Unemployed Tibetans risk arrest to protest corruption and economic discrimination

Monday, 15 April 2013

Unemployed Tibetan graduates in eastern Tibet have risked detention, beating and imprisonment to stage a public protest over their failure to find jobs. During the very visible demonstration (pictures available [1]) outside government buildings in Machu County (2), they distributed leaflets explaining how Tibetans are disadvantaged in employment by language discrimination and abuse of power by local officials.

Appealing to “the broad mass in the area” to provide “comprehensive support”, the demonstrators wrote that they were disadvantaged by:

1. Not being assigned positions suitable to their professional qualifications;
2. Officials “using official power and prestige for private use” and allocating jobs to people from outside their area;
3. Examinations for public servants being conducted in Chinese rather than Tibetan, disadvantaging Tibetans who have been educated in their native language.

The protesters “specifically noted that their protest was “not political” (full translation and images of original document available [3]).

Machu County is within a “Tibetan Autonomous Prefecture” (TAP) in the Chinese province of Gansu. As is typical in TAPs and the larger Tibetan Autonous Region in western Tibet, the language of business and higher education is Mandarin, making it easier for Chinese immigrants to take the best jobs and forcing Tibetans to adopt the language of the occupying power in an attempt to overcome economic disadvantages.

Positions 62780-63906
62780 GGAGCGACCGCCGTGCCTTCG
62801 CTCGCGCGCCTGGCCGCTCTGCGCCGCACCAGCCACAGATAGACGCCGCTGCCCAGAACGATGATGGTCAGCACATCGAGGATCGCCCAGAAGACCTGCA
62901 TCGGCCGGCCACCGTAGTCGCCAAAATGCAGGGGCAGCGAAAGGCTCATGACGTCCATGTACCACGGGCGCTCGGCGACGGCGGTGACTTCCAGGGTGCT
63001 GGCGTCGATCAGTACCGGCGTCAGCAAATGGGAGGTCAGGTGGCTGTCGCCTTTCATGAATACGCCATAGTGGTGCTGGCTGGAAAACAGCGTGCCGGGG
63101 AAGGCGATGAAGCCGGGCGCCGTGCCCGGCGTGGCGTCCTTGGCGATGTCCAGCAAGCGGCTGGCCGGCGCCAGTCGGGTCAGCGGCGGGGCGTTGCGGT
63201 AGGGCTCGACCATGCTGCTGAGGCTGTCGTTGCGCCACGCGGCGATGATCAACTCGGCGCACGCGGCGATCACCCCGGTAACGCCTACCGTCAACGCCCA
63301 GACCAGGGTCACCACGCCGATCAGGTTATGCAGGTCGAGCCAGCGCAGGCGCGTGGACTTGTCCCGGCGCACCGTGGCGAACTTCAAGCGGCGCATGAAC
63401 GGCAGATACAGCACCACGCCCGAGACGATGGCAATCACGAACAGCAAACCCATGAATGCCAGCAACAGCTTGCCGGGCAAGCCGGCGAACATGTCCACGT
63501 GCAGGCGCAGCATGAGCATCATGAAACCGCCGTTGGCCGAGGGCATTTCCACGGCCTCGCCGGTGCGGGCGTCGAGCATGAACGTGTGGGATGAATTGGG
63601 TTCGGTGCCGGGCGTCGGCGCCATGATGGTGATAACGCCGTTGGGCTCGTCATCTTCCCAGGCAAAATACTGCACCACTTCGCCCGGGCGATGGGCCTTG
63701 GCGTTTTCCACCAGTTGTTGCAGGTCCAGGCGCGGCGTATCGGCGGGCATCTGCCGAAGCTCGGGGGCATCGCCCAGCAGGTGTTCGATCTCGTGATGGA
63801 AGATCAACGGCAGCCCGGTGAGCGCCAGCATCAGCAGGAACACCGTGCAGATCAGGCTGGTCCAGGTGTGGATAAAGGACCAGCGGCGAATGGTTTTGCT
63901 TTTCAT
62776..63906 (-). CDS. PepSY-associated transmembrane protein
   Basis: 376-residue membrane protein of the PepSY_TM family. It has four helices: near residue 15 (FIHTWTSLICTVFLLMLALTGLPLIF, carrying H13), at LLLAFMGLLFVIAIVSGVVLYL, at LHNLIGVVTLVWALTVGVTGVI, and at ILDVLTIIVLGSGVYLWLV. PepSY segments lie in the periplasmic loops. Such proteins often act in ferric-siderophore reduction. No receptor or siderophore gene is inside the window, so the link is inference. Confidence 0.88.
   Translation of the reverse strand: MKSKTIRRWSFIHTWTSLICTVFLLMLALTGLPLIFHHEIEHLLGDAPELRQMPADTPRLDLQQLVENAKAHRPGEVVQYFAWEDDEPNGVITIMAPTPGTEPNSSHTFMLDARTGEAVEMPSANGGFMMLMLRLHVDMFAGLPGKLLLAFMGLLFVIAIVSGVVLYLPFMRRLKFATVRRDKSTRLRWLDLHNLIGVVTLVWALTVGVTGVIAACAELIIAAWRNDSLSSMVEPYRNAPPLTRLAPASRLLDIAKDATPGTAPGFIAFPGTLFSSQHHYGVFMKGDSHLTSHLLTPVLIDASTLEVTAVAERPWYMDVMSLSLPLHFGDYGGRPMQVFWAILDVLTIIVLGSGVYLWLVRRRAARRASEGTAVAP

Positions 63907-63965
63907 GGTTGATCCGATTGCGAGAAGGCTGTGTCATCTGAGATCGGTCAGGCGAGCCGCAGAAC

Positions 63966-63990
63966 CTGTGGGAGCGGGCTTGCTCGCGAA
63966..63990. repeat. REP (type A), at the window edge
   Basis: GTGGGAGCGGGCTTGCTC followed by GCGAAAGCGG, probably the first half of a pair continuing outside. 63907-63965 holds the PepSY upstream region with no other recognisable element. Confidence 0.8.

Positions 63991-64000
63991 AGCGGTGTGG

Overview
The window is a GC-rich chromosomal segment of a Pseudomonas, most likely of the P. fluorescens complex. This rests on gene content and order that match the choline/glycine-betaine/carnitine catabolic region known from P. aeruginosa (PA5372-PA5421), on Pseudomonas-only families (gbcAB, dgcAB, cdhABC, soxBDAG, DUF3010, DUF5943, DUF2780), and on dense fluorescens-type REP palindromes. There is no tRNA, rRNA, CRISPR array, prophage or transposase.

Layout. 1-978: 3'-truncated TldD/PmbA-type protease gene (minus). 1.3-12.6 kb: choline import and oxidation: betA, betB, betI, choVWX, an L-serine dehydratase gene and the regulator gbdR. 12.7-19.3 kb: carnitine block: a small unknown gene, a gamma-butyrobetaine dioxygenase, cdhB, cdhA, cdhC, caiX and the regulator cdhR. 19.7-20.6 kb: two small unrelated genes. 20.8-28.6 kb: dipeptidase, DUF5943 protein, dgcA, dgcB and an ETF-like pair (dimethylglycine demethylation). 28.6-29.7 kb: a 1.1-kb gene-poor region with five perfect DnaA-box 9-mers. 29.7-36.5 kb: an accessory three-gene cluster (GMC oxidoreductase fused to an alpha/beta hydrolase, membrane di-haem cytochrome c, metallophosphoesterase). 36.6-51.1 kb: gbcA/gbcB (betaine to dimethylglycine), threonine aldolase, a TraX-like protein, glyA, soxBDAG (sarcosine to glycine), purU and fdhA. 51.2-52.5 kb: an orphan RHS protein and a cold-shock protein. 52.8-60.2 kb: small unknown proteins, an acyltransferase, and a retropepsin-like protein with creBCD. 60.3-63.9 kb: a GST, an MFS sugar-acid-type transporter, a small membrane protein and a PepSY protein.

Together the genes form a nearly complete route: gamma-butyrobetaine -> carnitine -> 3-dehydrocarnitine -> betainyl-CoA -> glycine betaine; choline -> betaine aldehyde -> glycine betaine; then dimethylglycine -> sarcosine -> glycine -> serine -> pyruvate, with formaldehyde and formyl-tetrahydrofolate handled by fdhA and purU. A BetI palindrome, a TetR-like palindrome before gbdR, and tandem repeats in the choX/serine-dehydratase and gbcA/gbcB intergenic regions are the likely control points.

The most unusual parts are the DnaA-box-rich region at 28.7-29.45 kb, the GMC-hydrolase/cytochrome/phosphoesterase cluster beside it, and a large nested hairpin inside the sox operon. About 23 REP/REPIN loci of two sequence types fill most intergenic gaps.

Graduate unemployment is a problem throughout China, with graduates in their early twenties four times as likely to be unemployed as those with only a school education (4). Officials may therefore abuse their positions to appoint graduates from outside the area to government jobs, in exchange for bribery or other advantages.

Free Tibet spokesperson Alistair Currie said:

“Tibetans endure threats to their liberty and their lives on a daily basis under Chinese occupation. As this protest makes very clear, they also face corruption, economic discrimination and marginalisation, generating a deep and enduring sense of grievance. China’s investments throughout Tibet have been to the advantage of Chinese immigrants, not Tibetans.

“Privileging Han Chinese over Tibetans in the job market may act as a political pressure valve for Beijing in the short term but it increases anger and misery in Tibet. China can and must end the repression immediately, but until Tibetans have control over their own affairs, their social and economic grievances will continue to fuel resentment and protest.”

-ends-

(1) See ) See http://www.flickr.com/photos/freetibetorg/8652032848/in/photostream and http://www.flickr.com/photos/freetibetorg/8650934067/in/photostream>
(2) Location: Machu County, eastern Tibet (Chinese: Gannan TAP, Gansu)
(3) Contact Free Tibet.
(4) New York Times, Jan 24 2013

Free Tibet is an international campaigning organisation that stands for the right of Tibetans to determine their own future. We campaign for an end to the Chinese occupation of Tibet and for the fundamental human rights of Tibetans to be respected.

For further information or comment, contact campaigns and media officer Alistair Currie:
E: alistair@freetibet.org
T: +44 207 324 4605